The combination of sensitive magnetic resonance techniques with a selective site-targeted nanoparticle contrast agent has a demonstrated utility for molecular imaging studies. By detecting a unique signature of the contrast agent, this approach can be employed to identify specific bio-molecular markers and observe cellular-level processes within a large and complex organism (e.g., in vivo rabbit). The objective of the present investigation was to design, fabricate and characterize a radio-frequency (RF) coil for the dual frequency (1H and 19F) simultaneous collection of both nuclei images in a 3T field, in order to facilitate studies of arthritic knee degradation in rabbits. The coil supports both transmit and receive modes. The supporting activities included: 1) establishing a technical database for calculating the required coil parameters, 2) selection of a favorable coil geometry, and 3) adaption of existing RF measurement techniques to the design, development and electrical evaluation of the coil. The coil is used in conjunction with a Philips Medical Systems clinical MRI scanner, requiring all RF simultaneous dual frequency (1H and 19F;) coils to operate in both transmit and receive modes. A commercial version of SPICE (simulation program with integrated circuit emphasis) was used to estimate significant operational parameters prior to fabricating the imaging coil. Excellent images were obtained with the fabricated coil and no operational problems were observed that would limit the use of other coil geometries and field strengths.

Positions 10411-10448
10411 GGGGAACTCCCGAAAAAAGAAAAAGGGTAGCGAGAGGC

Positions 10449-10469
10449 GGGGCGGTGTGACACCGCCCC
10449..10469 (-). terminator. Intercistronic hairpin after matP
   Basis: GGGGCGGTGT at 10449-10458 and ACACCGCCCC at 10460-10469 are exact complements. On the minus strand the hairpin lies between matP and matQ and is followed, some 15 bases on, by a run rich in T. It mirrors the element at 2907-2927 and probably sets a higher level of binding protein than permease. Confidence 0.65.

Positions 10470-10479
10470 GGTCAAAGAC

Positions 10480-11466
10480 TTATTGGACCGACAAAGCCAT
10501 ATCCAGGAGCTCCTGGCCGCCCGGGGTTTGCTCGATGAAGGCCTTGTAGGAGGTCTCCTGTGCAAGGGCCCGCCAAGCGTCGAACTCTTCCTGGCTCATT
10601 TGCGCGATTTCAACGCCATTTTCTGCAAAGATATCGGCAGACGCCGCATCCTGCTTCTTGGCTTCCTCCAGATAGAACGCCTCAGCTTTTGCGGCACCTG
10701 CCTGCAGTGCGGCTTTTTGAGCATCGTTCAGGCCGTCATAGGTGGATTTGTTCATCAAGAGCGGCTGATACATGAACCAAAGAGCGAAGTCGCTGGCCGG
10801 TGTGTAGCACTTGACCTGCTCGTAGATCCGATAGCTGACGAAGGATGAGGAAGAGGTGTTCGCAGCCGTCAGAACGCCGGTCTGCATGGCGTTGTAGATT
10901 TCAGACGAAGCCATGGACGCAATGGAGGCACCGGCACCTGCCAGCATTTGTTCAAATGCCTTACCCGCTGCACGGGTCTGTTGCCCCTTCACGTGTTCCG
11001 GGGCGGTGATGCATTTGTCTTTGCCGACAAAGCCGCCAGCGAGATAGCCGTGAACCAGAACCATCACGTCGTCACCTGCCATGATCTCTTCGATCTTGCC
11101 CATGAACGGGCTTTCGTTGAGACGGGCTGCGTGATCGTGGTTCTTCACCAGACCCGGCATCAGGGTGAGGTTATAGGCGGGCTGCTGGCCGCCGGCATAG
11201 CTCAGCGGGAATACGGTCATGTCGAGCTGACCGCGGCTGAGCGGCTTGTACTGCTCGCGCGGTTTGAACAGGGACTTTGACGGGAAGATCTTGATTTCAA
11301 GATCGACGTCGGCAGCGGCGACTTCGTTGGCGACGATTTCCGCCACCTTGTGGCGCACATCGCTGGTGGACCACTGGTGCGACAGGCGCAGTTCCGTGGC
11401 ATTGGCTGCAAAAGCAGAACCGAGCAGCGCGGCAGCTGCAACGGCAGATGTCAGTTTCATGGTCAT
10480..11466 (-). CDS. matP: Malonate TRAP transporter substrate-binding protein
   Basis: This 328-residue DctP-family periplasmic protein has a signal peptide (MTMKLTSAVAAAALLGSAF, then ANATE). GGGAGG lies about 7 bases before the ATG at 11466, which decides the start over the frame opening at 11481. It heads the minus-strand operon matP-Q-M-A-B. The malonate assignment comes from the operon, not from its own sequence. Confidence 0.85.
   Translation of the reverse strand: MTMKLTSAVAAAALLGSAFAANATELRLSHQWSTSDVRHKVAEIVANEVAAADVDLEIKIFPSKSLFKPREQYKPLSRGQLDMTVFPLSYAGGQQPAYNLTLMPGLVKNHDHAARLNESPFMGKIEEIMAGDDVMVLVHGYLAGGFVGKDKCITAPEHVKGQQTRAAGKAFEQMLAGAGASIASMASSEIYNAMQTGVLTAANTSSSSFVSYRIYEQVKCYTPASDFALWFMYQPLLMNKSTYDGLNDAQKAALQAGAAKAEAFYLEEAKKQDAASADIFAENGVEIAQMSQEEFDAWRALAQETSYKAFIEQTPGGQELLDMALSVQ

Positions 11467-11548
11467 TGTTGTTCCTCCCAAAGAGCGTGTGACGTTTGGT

- Fluorine imaging
- magnetic resonance imaging (MRI)
- radio-frequency (RF) coil design
- targeted nanoparticle contrast agent